Today my associate “RH” and I attempted what only one New York Times reporter has managed to do in the past month: circumnavigate Manhattan on foot. We made it eight miles before a hot borscht/apple pie meal was in order and after that, walking did not seem a wise way to move.
We did, however, make a friend before we were debilitated by sustenance — Jan Karski, the WWII resistance hero immortalized in metal outside the Polish Consulate at Madison and 37th. He is so great, and here is why: At the beginning of WWII, using the pseudonym “Witold Kucharski,” Karski traveled through the mountains from Poland to France to deliver secret reports for the Polish Government-in-Exile; on his way back he memorized a complex military resistance plan and then delivered it exactly as it was written. When captured and tortured by the Slovakian Gestapo on a separate mission, he slashed his wrists so not to be forced to reveal secrets. Later, he sneaked into a Jewish transit camp dressed as an Estonian guard to gather a firsthand account of what, exactly, was going on. Called upon by Roosevelt in 1943 to testify about the camps, the president did not believe what Karski told him — until the Warsaw Uprising the next year.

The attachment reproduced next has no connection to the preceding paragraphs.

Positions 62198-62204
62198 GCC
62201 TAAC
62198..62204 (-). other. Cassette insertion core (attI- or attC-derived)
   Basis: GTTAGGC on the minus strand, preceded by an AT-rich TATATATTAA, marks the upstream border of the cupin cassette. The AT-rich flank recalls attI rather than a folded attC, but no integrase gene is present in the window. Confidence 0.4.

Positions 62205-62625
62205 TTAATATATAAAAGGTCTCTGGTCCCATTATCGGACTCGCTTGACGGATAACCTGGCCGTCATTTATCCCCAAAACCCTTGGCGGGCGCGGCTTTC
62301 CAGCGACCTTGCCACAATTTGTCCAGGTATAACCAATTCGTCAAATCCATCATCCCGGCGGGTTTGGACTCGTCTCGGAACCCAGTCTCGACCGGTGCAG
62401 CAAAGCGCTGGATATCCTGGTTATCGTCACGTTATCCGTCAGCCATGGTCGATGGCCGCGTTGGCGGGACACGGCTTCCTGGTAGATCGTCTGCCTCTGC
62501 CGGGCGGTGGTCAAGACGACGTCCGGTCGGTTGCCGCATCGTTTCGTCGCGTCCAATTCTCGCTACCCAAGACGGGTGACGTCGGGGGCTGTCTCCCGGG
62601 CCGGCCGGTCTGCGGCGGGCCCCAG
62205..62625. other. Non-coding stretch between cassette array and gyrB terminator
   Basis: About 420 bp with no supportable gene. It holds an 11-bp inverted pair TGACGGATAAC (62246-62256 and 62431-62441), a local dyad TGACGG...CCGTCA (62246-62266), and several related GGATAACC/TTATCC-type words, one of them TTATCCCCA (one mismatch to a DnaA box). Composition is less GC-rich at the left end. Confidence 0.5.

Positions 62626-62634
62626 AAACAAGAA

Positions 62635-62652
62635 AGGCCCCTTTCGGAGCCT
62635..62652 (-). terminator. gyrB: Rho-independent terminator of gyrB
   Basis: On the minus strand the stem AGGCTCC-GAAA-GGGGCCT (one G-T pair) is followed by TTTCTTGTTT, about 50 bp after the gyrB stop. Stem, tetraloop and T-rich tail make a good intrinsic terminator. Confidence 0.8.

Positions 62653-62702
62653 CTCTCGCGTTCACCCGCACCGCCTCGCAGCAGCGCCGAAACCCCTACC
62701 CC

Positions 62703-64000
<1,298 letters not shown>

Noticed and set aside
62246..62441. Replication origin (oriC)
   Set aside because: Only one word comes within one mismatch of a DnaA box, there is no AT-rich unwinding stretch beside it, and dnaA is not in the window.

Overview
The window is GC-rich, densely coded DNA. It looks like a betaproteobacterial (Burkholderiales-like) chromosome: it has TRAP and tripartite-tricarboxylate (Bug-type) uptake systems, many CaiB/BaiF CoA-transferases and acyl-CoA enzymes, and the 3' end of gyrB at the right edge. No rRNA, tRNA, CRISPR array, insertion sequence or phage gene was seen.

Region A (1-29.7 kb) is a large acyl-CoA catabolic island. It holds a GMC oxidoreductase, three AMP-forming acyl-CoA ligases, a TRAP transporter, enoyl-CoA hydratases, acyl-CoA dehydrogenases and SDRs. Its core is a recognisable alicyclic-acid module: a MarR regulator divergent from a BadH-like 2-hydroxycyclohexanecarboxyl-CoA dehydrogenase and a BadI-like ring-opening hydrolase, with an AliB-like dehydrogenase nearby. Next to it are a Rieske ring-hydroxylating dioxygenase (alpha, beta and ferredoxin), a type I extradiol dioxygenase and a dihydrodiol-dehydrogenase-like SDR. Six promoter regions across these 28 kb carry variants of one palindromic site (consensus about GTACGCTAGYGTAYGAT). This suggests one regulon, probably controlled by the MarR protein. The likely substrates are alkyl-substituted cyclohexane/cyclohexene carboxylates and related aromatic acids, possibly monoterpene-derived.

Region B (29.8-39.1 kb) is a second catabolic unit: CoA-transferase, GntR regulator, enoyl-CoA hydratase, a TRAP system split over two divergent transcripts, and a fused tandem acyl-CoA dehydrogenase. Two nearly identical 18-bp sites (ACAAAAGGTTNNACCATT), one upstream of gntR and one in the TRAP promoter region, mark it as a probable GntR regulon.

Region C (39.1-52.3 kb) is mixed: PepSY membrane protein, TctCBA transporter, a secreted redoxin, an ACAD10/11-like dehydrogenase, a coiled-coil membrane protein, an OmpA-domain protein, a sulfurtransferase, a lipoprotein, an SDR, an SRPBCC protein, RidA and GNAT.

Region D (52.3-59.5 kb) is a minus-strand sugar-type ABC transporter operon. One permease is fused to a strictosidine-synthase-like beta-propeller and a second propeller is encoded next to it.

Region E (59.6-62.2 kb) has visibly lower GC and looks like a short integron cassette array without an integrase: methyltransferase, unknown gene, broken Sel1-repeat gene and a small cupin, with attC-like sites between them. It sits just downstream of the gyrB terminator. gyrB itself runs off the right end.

Like any good Polish resistance fighter, Karski settled into a life of academia at Georgetown. He died in 2000, but still managed to enjoy some energy drinks and a game of chess with RH:
See you soon Jan! We WILL be back!